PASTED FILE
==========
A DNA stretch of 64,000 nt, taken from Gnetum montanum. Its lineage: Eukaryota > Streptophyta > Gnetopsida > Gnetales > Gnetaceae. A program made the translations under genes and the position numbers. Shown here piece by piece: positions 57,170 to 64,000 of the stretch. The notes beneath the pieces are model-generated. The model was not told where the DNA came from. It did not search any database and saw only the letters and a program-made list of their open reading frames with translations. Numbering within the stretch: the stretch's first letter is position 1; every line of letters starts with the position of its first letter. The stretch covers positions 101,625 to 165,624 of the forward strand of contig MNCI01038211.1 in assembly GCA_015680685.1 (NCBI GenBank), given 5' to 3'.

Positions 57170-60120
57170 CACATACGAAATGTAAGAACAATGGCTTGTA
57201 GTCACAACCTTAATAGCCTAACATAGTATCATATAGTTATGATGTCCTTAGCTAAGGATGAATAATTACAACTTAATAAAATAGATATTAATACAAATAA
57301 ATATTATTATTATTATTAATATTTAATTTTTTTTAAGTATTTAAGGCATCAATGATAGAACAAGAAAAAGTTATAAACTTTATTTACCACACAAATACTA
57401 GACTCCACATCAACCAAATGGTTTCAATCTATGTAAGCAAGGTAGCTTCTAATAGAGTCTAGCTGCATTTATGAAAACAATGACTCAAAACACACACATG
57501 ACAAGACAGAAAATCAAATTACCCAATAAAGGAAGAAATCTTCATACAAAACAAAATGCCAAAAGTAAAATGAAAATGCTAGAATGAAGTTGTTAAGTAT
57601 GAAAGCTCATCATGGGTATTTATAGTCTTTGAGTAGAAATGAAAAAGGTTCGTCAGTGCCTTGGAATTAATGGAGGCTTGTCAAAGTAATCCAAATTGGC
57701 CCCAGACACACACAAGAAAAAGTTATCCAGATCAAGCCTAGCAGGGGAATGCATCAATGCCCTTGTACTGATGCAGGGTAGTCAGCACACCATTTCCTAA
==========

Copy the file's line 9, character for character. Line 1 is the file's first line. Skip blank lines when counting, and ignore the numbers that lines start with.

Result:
57701 CCCAGACACACACAAGAAAAAGTTATCCAGATCAAGCCTAGCAGGGGAATGCATCAATGCCCTTGTACTGATGCAGGGTAGTCAGCACACCATTTCCTAA